"At least you were able to adopt."
"At least you were able to be there when he was born."
"At least you got a kid who looks like you."
"At least you know where she came from."
"At least you still get to see her."
"At least you know you're not infertile."
"At least you know he's safe."
"At least you don't have to deal with diapers and screaming kids."
"At least she has some medical history."
"At least he has that one copy of his original birth certificate."
"At least he wasn't abandoned on a doorstep or something."
"At least they'll know you wanted them."
These are all things people have said to me, to my kids' first moms, or about my children. Always in response to us opening up about the harder aspects of infertility or adoption. We crack the door to give them a peek at our emotions and they use the opening to kick us.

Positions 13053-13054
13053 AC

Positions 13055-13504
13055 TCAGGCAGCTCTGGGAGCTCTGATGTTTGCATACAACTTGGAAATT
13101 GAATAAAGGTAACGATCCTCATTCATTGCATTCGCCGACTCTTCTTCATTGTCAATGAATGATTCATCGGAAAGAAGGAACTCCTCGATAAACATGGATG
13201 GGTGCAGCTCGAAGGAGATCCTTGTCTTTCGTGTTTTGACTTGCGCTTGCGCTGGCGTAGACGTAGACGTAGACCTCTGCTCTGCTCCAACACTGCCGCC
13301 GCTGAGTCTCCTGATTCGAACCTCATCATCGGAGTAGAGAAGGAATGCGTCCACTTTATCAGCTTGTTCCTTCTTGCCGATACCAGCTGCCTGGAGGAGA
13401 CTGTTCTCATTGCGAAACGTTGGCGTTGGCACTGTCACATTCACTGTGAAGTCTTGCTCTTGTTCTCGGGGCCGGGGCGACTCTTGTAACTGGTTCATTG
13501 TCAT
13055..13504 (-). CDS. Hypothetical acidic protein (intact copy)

I'm know they're trying to be comforting, pointing out the cloud's silver lining and all that. (Although sometimes they're lashing out of their own hurt.) I admit that I've done it to others in the past, especially when I was younger and hadn't yet experienced core-shaking grief. Looking back, I'm ashamed at how I tried to mitigate their loss.
There are experiences in life which permanently change us. To have someone minimize those is deeply troubling. I love the mis-matched, not-genetically-related, adoptive family we are. I wouldn't change who my children are for the world. But the parallel losses--not knowing what a biological child of ours would look like, not being my children's sole mother, not knowing them from the womb--are still there. Even though they no longer hold the emotional power they once did, they have shaped the ways I identify myself. When someone minimizes those losses, they are minimizing me. The same goes for my children or their first parents.
There will be a moment when you're confronted with a friend's anger, grief or fear over an injustice or loss. Maybe it will make you uncomfortable. Maybe it will dredge up a hurt of your own. If you find yourself about to point out that it could be worse, please don't.
At least you could honor her experience.